Heart hormones that affect development of diabetes, hypertension differ in African Americans and whites

In a clinical trial conducted at UAB, investigators have outlined the mechanisms behind lower natriuretic peptide levels in African Americans and racial differences in response to high-carbohydrate challenge.

NP2In a clinical trial conducted at UAB, investigators have outlined the mechanisms behind lower natriuretic peptide levels in African Americans and racial differences in response to high-carbohydrate challenge.A new study published in Circulation Research by University of Alabama at Birmingham researchers shows that young, healthy African American individuals have lower natriuretic peptide levels as compared to whites. The study also showed that a decreased process, and increased breakdown, may be a reason behind the racial differences in NP levels. Furthermore, they found that whites had a greater decrease in their NP levels after a high-carbohydrate challenge, compared to African Americans. 

Nirav Patel, M.D., a resident in the Department of Medicine, explained that the human heart is also an endocrine organ that produces hormones called natriuretic peptides. Lower levels of NPs have been suggested as significant contributors to the development of cardiometabolic diseases such as diabetes and hypertension in populations with low NP levels.  

In the current study, the authors tested the hypothesis that the levels of this beneficial hormone are lower in young African Americans compared to young whites, and that there are racial differences in the response of this hormone to a high-carbohydrate challenge. Additionally, the investigators explored the reason behind these race-related NP differences.

To investigate, Patel and his team conducted a physiological clinical trial at UAB, which involved participants from the Birmingham area. The participants were given a glucose solution after five days of standardized diet, and subsequently the levels of NPs were measured.  

In collaboration with a team at the University of Pennsylvania led by Kiran Musnuru, M.D., they looked at how the genes that control the production and breakdown of NPs are expressed in the heart tissues of African Americans and white individuals. The authors also evaluated induced pluripotent stem cell cardiomyocytes to understand the mechanisms behind the racial difference in NP levels.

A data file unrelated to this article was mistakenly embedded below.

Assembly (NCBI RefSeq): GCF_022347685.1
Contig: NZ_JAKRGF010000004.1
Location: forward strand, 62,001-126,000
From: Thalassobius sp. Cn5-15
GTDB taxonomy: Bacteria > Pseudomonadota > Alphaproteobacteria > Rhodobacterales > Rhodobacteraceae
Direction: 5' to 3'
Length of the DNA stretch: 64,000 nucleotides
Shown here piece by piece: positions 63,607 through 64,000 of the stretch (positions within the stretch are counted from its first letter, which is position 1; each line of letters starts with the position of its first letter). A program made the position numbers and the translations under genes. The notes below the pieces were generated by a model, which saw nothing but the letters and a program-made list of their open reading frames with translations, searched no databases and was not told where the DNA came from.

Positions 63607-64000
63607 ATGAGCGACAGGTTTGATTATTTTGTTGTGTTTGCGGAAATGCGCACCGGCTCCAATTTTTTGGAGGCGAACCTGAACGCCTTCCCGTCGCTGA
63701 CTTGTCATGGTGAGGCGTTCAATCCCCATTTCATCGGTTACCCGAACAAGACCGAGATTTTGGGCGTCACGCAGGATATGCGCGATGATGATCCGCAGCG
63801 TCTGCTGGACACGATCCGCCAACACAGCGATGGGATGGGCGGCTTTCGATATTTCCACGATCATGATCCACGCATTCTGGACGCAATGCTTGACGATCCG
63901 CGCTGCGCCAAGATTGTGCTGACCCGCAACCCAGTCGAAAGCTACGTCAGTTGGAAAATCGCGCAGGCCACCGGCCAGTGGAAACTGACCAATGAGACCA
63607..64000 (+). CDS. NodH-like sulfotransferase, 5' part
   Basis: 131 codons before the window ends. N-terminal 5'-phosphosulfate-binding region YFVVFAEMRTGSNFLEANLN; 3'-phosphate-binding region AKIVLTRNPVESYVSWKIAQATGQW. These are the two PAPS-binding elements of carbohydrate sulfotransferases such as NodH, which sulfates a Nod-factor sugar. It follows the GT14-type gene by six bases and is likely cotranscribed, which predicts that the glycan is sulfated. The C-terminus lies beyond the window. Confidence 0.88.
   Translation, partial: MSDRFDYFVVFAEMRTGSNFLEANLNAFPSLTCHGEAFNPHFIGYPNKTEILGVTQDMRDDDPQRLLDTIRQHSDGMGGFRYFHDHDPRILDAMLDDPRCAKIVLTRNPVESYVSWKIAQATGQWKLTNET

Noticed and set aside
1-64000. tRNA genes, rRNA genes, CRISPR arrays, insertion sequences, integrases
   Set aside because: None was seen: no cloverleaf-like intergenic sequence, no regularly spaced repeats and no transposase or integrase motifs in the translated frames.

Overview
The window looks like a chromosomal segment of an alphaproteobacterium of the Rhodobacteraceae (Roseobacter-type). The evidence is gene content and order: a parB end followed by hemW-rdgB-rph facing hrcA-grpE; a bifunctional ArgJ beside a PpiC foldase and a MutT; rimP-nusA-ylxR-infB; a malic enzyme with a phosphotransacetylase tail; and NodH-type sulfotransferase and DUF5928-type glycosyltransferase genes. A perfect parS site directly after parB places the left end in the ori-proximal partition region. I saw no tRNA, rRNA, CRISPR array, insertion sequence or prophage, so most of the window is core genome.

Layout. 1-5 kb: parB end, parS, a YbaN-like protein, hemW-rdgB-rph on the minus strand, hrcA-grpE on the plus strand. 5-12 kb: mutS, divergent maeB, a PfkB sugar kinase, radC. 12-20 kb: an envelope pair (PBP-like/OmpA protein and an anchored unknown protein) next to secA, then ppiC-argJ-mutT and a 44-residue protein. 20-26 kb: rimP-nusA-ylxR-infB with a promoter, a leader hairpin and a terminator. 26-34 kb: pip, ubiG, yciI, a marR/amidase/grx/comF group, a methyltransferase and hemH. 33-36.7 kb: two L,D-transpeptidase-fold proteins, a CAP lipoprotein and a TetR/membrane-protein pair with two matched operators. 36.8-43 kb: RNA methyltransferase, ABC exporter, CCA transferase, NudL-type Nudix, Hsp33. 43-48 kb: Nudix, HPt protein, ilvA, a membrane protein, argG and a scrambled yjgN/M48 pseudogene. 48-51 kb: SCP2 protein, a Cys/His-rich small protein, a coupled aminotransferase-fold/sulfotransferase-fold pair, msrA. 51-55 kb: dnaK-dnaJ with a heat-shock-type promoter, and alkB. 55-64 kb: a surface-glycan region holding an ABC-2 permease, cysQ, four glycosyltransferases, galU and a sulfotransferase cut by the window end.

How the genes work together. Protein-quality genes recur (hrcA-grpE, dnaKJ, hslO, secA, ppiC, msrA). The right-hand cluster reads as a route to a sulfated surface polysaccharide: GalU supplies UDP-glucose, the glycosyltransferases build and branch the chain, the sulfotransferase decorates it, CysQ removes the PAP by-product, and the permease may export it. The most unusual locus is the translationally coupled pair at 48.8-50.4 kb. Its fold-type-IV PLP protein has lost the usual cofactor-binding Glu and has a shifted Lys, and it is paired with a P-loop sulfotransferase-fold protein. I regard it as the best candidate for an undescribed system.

Patel, the first author of the study, said this physiological trial helps in understanding the biological reasons behind racial differences in the occurrence of diseases like diabetes and hypertension, which are related to low levels of NP hormones.  bloodpressure1Nirav Patel, M.D., and Pankaj Arora, M.D.

“African American race is an NP deficiency state,” he said. “Until now, we have not been able to understand the reasons behind this. Our work suggests that NPs are processed and broken down differently in African Americans, compared to whites. There is also a racial difference in the response of NPs to glucose. The important contributions of the participants of this trial have helped us understand the possible biological reasons behind the racial disparities in common cardiometabolic diseases.”

NPs play an essential role in the various underlying disease processes that lead to the development of metabolic and heart diseases. The researchers found that racial differences in levels of NP are evident in healthy young adults and that impaired processing alongside increased breakdown may contribute to the race-based differences in NP levels. 

“The African American race is associated with relatively low NP levels,” said senior author Pankaj Arora, M.D., an assistant professor in UAB’s Division of Cardiovascular Disease. “Our work suggests that relative NP deficiency occurs in young healthy African Americans due to differences in the processing and clearance of NPs. This may contribute to the higher levels of cardiovascular and metabolic diseases later in life.” 

Arora added that he speculates reversing this NP deficiency in African American individuals may mitigate biological basis of racial disparities in cardiometabolic diseases.

“By personalizing our preventive approach, we may be able to reverse this NP deficiency before the development of diseases like diabetes and hypertension,” Arora said. “The findings from our study suggest that the response of NPs in white individuals may be more vulnerable to dietary habits, such as high-carbohydrate intake. Given that NPs have a favorable role in our cardiovascular system and energy metabolism, we need to individualize our approach to prevent diabetes and hypertension based on the racial and genetic makeup of an individual.”